I’m a planner definitely. I used to be a lot more spontaneous but I found that I’d often abandon a work because of something that was bothering me about it. These days I start with tiny sketches on scrap paper and pin these to boards around my room. Sometimes I’ll develop the sketch straight away, sometimes I’ll wait years before I do anything about it. Once I decide to go ahead and develop the idea, I sketch it a few more times and test the colours and composition, so I pretty much know how it will all work before I transfer it all to the canvas.
The part that’s completely random is the ink splats in the background – I just start throwing paint around and see what happens. Sometimes it’s understated and subtle, but sometimes it becomes a large part of the mood of a piece.
You haven’t had a full solo show in a little while – but you have done a huge number of group shows in the past year or two – tell us a little about these shows and what you have done in the lead up to Exoskeletons.
I mean to do a solo every year but it never works out that way, and a lot of spaces are just too big for my little detailed works so I have limited choice in where I can show. I like to have goals and deadlines to work towards, so I tend to say yes to some of the group shows that come my way – I especially like themed shows, where you have to produce work with a certain theme or on a certain physical object.
I like the challenge of this, and, also, sometimes it’s fun to have a brief to work to, or constraints to stay within.
Speaking of Exoskeletons, can you tell us a bit about the ideas behind the upcoming show? Obviously the title gives away the central theme, but what is it about exoskeletons on beasts that don’t naturally have them, that piques your interest?
It started with Stag Beetle, and then started thinking about the word ‘exoskeleton’. Obviously, as it’s a beetle it already has an exoskeleton, but what if a creature had an external skeleton that was like ours? Then it would be more like a suit of armour that gets attached to the outside of the beast somehow. The idea made me laugh so it continued from there. Some of my beasts already have a natural exoskeleton, though many are just normal creatures who fancy some extra protection – some make a lot more sense than others.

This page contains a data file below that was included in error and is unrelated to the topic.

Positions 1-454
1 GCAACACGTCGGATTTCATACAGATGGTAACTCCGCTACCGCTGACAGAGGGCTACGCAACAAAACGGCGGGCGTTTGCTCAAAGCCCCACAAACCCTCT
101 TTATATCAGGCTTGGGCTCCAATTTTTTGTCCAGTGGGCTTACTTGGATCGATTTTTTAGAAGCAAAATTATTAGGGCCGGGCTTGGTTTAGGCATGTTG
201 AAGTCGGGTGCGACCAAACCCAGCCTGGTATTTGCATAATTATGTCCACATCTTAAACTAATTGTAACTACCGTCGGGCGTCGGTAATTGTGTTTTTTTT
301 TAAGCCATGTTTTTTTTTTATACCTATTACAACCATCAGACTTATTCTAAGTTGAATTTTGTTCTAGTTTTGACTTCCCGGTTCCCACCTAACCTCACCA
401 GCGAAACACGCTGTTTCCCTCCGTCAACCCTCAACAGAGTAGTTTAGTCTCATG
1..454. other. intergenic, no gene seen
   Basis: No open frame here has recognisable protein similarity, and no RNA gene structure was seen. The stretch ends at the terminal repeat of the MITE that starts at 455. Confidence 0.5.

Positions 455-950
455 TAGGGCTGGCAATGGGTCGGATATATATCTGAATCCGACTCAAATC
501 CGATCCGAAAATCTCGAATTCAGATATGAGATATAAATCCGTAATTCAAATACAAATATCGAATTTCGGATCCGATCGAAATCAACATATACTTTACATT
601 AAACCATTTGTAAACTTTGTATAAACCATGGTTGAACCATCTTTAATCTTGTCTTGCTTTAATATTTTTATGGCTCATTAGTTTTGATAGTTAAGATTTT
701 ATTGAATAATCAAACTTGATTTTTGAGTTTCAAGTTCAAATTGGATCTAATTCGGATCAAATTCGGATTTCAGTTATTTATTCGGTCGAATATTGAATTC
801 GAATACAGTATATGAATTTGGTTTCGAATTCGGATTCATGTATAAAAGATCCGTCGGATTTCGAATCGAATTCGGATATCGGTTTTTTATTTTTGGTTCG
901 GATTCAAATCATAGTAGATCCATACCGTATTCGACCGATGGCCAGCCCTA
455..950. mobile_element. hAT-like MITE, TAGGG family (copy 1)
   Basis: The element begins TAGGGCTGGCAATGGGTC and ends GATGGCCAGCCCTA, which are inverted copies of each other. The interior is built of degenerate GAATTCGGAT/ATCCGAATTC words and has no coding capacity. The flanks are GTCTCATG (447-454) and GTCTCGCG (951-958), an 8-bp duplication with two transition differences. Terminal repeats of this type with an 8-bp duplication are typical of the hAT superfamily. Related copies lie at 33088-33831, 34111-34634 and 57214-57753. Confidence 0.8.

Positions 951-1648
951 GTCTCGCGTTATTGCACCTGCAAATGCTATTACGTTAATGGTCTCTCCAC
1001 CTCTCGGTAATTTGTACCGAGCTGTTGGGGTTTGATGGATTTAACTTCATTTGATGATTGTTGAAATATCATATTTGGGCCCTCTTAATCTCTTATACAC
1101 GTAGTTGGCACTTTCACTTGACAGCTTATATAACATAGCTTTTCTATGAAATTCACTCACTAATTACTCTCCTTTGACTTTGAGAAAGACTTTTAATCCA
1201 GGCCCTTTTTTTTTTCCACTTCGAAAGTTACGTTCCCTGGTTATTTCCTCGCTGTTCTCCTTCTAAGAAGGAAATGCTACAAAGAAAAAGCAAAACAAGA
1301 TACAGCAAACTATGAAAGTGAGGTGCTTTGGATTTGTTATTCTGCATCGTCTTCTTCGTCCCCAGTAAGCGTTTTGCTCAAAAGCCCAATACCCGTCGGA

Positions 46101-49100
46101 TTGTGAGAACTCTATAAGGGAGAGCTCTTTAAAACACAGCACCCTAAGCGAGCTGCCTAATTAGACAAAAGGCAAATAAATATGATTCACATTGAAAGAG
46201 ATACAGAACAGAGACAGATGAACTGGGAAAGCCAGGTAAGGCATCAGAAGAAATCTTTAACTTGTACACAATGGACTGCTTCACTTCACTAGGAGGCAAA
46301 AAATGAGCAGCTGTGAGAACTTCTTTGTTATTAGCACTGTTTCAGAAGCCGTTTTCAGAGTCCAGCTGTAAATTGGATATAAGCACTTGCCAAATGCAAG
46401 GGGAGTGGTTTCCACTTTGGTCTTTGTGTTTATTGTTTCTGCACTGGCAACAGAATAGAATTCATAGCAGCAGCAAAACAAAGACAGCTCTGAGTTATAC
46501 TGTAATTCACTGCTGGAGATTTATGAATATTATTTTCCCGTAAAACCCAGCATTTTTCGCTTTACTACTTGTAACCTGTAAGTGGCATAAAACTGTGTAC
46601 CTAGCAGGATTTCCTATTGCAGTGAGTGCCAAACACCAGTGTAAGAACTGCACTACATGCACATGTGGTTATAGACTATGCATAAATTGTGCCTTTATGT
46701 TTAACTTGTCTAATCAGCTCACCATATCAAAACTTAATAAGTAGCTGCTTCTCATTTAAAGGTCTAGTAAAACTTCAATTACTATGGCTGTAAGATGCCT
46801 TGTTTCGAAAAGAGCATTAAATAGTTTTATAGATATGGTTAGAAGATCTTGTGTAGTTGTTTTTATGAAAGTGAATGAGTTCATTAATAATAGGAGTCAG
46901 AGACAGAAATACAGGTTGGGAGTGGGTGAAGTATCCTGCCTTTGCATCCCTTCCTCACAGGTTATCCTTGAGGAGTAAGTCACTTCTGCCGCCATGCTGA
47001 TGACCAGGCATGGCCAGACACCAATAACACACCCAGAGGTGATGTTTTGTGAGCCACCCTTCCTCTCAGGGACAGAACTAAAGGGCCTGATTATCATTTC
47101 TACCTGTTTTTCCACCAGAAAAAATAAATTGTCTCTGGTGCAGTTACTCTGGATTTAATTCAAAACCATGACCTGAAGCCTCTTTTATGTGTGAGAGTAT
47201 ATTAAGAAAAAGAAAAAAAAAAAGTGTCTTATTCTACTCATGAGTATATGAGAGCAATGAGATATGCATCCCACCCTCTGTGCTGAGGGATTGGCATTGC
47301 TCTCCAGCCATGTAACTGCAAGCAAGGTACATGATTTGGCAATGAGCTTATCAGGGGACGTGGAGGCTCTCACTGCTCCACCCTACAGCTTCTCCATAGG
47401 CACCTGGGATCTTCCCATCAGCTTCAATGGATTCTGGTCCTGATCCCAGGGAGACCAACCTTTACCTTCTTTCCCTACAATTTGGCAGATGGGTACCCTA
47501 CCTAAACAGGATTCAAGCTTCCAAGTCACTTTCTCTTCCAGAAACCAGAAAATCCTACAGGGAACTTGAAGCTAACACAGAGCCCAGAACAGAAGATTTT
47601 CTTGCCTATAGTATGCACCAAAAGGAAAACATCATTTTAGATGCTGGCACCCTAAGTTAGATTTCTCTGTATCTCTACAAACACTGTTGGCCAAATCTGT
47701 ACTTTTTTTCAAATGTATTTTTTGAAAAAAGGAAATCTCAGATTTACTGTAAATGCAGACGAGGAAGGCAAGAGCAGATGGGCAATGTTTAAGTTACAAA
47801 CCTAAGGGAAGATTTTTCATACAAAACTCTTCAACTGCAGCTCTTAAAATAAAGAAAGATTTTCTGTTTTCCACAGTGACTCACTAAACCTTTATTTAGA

You’ve also hit a few markets recently and Finders Keepers last year, and Rose Street recently – how has selling artwork at a market differed to putting work in shows? What do you try to aim for in a market or commercial environment that differs to your gallery work?
Market people seem to be bargain hunters and prefer the cheaper prints to originals, so I’m putting different things into market stalls than I would put into a gallery – framed prints, badges and cards seem to work well. I can’t say I’ll ever get used to just sitting there and ‘selling’ my own work, though!
Most people, so far, who have bought my things at a market have never seen my work before, so it’s nice to be in contact with a completely different audience – and the kids! My beasts draw the ankle biters like magnets!
What, for you, have been some of the biggest learning curves, or hurdles, involved in "being an artist?” Of the difficulties encountered along the way, which were the most challenging, and rewarding?
I think the most rewarding thing is being able to do something that I love, as my job. Though, this does have its own set of challenges. I’ve now been full time artist for just over a year, and it has been a real learning curve on how to structure my days, when to keep working and when to give it a break, as well as how to break up my processes to get the most out of a day.
It’s been great to be able to learn to recognise when I need a change of scenery too, and to get out of the studio when I feel like I’m uninspired.
I’d like to start planning the next solo soon-ish, so another couple of years don’t sneak past again! I’m doing a group show at BSG where I’ll be doing more samurai-themed creatures on origami paper, then a show with Aramas at Rancho Notorious in October, and after then I’ll be expanding on a few recent themes, trying to get better at airbrushing, and experimenting with a new sculpted beast army – a couple of those will be at my show in July …